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Barrick Gold's Lagunas Norte mine in Peru is nearing the end of its life cycle, and is on track to produce around 260,000 ounces of gold this year, a steep decline from last year.

Barrick Gold Corp. is in talks to sell its Lagunas Norte gold mine in Peru with a sale announcement possible before the end of the year.

Mark Hill, chief operating officer, Latin America and Australia Pacific, with Barrick, made the comments about Lagunas on Friday during a webcast alongside executives from Randgold Resources Ltd., which Barrick is in the process of acquiring.

Earlier this year, Barrick’s executive chairman, John Thornton, said the Toronto-based gold miner intended to sell assets that weren’t strategic or tier-one and included Lagunas as an example. He defined tier-one as a property that produces at least half a million ounces of gold a year, has a life of more than 10 years and is low cost.

Lagunas is nearing the end of its life cycle, and is on track to produce around 260,000 ounces of gold this year, a steep decline from last year, when it produced almost 390,000 ounces. In its most recent quarter, Barrick took a US$405-million writedown on Lagunas.

In an interview, Kerry Smith, analyst with Haywood Securities Inc., said Lagunas could sell for about US$240-million with possible interest from Chinese buyers. Since joining Barrick a few years ago, Thornton has built up the firm’s relationships with Chinese gold companies, some of which have emerged as buyers for Barrick’s non-core assets. In 2017, for example, Shandong Gold Group purchased a 50-per-cent stake in Barrick’s Veladero mine in Argentina in 2017 for US$960-million.

Executives also gave more details on Friday around the acquisition strategy for the company once the US$6-billion acquisition of Randgold closes.

During the webcast, Randgold executive Willem Jacobs, who is slated to take over responsibility for Barrick’s Africa and Middle Eastern portfolio, said a large copper acquisition in the Democratic Republic of the Congo (DRC) is a possibility.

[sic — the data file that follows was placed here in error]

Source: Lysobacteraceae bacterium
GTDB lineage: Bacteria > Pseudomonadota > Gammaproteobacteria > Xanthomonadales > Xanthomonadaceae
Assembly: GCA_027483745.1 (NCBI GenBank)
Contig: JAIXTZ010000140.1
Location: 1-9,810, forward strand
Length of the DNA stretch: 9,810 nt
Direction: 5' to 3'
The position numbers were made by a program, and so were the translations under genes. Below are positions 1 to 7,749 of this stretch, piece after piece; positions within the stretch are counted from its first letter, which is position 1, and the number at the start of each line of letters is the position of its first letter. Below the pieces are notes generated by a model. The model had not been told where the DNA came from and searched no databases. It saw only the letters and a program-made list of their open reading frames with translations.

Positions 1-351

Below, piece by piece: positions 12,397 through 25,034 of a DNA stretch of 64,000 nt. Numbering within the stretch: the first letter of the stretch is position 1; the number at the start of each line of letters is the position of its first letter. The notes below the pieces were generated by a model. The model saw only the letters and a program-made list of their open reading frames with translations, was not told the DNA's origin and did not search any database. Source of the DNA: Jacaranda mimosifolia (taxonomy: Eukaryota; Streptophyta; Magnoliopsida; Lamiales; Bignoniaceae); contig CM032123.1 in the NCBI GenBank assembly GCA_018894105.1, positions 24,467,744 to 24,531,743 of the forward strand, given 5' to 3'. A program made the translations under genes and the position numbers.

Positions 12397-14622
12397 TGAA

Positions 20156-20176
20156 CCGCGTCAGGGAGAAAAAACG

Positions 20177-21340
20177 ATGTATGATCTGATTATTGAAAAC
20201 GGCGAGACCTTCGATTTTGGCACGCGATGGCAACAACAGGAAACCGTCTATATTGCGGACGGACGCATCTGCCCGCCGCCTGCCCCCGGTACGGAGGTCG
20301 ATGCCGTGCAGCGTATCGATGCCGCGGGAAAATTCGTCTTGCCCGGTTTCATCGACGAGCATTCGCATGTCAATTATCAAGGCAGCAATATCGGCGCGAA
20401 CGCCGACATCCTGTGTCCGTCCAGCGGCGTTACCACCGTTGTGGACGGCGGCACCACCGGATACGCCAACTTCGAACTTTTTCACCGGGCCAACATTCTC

“Exploiting an already substantial footprint and presence in the DRC to acquire a world class copper deposit is certainly an opportunity which we will pursue,” he said.

Unlike a lot of western miners, Randgold, which operates exclusively in Africa, is comfortable operating in geopolitical hotspots such as the DRC. One of its largest gold mines, Kibali, is located in the central African country.

Haywood’s Mr. Smith said one potential world-class copper acquisition for the company is Ivanhoe Mines Ltd.'s Kamoa-Kakula project in the DRC, one of the world’s largest undeveloped copper assets. Vancouver-based Ivanhoe was founded by well known mining financier Robert Friedland.

Earlier this year, the DRC government abruptly increased taxes on miners, which is putting pressure on margins for companies. Both Mr. Friedland and Randgold’s founder, Mark Bristow, the incoming CEO of Barrick, have been harsh critics of the new tax code.

Barrick, which for most of its history had solely been a gold miner, diversified into copper in 2011 through the US$7.3-billion acquisition of Equinox Minerals Ltd.

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